The pre-eminent threat to the Beijing Olympics stems from the East Turkistan Islamic Movement (ETIM) located in the Federally Administered Tribal Area (FATA) of Pakistan. ETIM headquarters is located in Mir Ali, North Waziristan, FATA, along the 1520 mile long rugged border separating Afghanistan and Pakistan. FATA has emerged as an international sanctuary for global and local jihadists today.[1]

The numerical strength of ETIM in FATA and in its adjacent province of North West Frontier Province (NWFP) is less than 40. However, ETIM is a lethal group for five main reasons.

First, ETIM is integrated with Islamic Jihad Union (IJU), a group under the direct influence of al Qaeda. Numerically a force of only about 2-300 fighters, al Qaeda itself is too weak to mount attacks. al Qaeda, the most lethal terrorist group in history, now operates through a number of groups. Two groups closest to al Qaeda that can attack inside China are ETIM/IJU and Tareek-e-Taliban Pakistan (TTP).

Second, ETIM is not capable of surviving in FATA by itself. With only 40 fighters, ETIM is surviving in FATA because it has linked up with IJU, the breakaway faction of the Islamic Movement of Uzbekistan (IMU). Unlike IMU, which believes in operating in Central Asia, IJU believes in operating globally. IJU has attacked targets both in Uzbekistan and in Germany. ETIM has attacked targets in Xingjiang and beyond.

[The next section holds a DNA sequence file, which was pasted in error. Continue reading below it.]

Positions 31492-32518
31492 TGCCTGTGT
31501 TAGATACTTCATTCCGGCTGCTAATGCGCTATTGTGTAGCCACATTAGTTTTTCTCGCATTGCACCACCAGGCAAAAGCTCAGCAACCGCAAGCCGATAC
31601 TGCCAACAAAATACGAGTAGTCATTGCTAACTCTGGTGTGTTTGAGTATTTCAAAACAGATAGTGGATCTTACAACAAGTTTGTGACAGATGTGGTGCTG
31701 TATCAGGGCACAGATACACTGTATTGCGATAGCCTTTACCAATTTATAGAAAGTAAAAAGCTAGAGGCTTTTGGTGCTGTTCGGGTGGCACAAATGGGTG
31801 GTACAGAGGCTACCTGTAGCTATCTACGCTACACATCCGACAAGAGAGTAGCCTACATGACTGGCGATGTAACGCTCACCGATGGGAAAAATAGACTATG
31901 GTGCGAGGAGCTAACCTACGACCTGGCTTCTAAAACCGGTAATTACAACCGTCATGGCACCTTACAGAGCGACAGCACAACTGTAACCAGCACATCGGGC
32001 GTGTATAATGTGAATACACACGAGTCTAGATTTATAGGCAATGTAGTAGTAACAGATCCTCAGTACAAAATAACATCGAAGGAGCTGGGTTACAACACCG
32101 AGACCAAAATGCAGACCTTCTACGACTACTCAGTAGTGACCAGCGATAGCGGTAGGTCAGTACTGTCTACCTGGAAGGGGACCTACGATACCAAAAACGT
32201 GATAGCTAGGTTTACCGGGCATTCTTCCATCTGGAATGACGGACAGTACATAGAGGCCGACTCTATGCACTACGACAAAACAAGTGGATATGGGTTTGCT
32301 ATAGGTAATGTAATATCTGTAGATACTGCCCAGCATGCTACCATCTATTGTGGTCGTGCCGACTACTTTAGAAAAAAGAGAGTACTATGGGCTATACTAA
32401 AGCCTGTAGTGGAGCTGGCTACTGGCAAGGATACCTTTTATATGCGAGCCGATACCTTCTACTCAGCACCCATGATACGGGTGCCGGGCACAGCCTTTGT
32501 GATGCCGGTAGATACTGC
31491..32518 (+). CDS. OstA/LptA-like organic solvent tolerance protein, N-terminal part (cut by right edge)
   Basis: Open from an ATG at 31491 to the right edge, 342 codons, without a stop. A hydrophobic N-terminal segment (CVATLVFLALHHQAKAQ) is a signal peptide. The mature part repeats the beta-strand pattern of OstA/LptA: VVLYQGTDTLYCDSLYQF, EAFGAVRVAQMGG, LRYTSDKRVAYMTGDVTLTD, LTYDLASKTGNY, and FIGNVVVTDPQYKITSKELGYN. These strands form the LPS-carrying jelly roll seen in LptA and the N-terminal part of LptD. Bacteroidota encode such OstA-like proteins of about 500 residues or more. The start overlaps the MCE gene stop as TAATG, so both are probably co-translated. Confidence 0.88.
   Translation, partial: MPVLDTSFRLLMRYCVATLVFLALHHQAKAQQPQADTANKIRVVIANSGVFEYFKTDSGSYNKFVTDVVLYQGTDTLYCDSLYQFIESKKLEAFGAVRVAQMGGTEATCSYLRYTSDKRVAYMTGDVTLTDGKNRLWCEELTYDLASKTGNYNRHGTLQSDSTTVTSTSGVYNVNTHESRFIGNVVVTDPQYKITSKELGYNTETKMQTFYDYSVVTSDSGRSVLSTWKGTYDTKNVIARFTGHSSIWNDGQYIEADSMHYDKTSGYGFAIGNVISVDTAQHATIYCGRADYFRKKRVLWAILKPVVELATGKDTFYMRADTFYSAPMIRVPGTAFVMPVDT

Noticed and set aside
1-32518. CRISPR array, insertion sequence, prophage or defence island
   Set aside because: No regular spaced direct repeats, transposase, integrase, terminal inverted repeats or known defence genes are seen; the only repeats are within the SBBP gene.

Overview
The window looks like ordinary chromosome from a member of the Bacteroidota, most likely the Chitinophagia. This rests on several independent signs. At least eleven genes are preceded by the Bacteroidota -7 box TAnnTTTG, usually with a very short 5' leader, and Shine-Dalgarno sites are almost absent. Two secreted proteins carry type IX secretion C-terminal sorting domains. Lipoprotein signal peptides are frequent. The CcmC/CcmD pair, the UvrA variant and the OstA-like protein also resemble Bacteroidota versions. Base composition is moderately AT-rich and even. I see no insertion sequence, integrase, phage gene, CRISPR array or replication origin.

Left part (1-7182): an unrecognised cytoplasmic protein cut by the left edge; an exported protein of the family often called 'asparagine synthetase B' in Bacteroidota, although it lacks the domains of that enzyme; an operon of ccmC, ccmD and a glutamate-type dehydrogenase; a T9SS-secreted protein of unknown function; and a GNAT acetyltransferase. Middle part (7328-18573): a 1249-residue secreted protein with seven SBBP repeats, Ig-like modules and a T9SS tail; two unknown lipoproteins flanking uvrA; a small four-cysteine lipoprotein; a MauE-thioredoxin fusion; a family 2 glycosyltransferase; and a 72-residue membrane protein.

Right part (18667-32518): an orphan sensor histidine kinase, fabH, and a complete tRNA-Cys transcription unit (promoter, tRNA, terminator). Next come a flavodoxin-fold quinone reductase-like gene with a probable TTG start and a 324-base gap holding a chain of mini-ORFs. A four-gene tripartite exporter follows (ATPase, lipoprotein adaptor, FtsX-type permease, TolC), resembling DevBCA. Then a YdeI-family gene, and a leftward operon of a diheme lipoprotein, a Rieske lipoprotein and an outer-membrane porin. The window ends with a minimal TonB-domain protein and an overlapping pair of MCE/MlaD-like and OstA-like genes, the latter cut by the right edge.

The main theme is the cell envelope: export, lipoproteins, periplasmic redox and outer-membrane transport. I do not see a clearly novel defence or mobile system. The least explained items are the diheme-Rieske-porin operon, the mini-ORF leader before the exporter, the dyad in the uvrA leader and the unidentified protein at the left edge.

Islamic Jihad Union Fighters

Third, ETIM was established to create an independent Islamic state in Xinjiang. The avowed goal of ETIM has changed in the last five years. Under the influence of al Qaeda, ETIM began to believe in the global jihad agenda. Today, ETIM follows the philosophy of al Qaeda and respects Osama bin Laden. Such groups that believe in the global jihad agenda do not confine their targets to the territories that they seek to control. ETIM, for example, seeks to attack Chinese targets in Xingjiang, in other parts of China and globally.  ETIM has become like al Qaeda and IJU: ETIM presents a threat to Chinese as well as Western targets worldwide.